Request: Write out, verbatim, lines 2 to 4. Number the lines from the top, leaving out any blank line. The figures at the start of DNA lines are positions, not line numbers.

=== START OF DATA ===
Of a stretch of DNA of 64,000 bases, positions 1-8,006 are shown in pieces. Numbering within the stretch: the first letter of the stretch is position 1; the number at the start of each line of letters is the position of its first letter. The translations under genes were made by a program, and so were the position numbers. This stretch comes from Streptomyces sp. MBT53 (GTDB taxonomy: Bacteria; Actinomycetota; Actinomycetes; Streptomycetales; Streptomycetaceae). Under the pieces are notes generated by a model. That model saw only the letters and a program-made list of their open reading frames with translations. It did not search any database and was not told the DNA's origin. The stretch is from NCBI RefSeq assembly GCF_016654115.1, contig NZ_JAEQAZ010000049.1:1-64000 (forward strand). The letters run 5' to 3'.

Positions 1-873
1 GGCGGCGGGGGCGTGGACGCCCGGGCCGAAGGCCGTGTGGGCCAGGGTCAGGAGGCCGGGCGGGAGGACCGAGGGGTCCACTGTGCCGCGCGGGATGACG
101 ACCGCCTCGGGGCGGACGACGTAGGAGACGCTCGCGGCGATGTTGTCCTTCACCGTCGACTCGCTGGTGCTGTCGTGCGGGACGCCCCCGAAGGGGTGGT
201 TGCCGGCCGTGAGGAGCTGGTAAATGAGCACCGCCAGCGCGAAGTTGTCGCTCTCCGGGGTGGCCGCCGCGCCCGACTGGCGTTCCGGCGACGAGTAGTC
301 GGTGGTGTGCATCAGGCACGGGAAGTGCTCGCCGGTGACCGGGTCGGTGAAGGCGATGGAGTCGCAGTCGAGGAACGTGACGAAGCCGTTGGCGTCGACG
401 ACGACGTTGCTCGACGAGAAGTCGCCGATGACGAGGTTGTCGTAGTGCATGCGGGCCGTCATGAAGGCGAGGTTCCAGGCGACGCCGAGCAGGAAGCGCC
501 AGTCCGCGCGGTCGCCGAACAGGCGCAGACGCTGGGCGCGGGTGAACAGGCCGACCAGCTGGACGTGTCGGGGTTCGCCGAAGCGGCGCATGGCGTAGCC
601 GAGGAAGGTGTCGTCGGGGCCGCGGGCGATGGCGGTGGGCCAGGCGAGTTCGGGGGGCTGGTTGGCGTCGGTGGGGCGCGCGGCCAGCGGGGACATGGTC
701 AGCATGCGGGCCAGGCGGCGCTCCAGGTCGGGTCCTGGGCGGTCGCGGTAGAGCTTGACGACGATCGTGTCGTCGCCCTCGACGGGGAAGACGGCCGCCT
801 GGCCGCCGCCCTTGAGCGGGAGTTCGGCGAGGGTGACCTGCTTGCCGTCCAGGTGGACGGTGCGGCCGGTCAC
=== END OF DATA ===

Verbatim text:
Positions 1-873
1 GGCGGCGGGGGCGTGGACGCCCGGGCCGAAGGCCGTGTGGGCCAGGGTCAGGAGGCCGGGCGGGAGGACCGAGGGGTCCACTGTGCCGCGCGGGATGACG
101 ACCGCCTCGGGGCGGACGACGTAGGAGACGCTCGCGGCGATGTTGTCCTTCACCGTCGACTCGCTGGTGCTGTCGTGCGGGACGCCCCCGAAGGGGTGGT